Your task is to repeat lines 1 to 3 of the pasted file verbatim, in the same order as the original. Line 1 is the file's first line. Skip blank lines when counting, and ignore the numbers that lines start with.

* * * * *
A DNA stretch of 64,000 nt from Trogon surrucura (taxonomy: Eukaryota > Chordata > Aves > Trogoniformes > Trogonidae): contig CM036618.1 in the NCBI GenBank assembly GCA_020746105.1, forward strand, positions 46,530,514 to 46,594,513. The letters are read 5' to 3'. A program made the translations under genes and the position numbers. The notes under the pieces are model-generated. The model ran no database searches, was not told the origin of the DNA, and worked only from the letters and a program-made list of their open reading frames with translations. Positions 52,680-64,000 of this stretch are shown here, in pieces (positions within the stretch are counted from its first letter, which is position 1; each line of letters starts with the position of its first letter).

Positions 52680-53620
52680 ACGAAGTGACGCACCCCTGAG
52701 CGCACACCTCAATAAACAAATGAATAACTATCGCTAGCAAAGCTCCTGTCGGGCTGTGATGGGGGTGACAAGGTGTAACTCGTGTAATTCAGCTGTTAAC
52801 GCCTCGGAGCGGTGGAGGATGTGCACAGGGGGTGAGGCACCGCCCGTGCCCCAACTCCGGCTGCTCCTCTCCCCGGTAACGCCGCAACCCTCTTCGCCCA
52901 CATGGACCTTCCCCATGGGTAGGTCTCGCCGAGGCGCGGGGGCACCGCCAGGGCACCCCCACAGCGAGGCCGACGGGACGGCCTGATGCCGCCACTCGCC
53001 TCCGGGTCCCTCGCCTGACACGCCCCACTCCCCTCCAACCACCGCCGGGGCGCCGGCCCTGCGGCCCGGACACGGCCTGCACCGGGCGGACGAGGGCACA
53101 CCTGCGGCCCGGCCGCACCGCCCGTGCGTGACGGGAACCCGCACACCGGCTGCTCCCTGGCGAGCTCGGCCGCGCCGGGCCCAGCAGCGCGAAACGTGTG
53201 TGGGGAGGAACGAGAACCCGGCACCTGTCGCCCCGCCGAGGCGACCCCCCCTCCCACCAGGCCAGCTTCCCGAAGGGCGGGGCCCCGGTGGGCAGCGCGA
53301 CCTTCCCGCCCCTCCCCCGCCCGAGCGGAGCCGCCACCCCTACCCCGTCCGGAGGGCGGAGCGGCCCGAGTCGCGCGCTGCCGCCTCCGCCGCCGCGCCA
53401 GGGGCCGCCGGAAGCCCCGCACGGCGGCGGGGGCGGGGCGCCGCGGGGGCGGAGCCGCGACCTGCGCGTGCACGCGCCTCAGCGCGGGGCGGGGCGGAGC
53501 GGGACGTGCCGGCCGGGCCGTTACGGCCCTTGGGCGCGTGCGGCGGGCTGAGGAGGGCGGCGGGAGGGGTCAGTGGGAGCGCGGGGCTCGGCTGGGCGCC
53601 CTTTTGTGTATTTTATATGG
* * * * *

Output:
A DNA stretch of 64,000 nt from Trogon surrucura (taxonomy: Eukaryota > Chordata > Aves > Trogoniformes > Trogonidae): contig CM036618.1 in the NCBI GenBank assembly GCA_020746105.1, forward strand, positions 46,530,514 to 46,594,513. The letters are read 5' to 3'. A program made the translations under genes and the position numbers. The notes under the pieces are model-generated. The model ran no database searches, was not told the origin of the DNA, and worked only from the letters and a program-made list of their open reading frames with translations. Positions 52,680-64,000 of this stretch are shown here, in pieces (positions within the stretch are counted from its first letter, which is position 1; each line of letters starts with the position of its first letter).

Positions 52680-53620
52680 ACGAAGTGACGCACCCCTGAG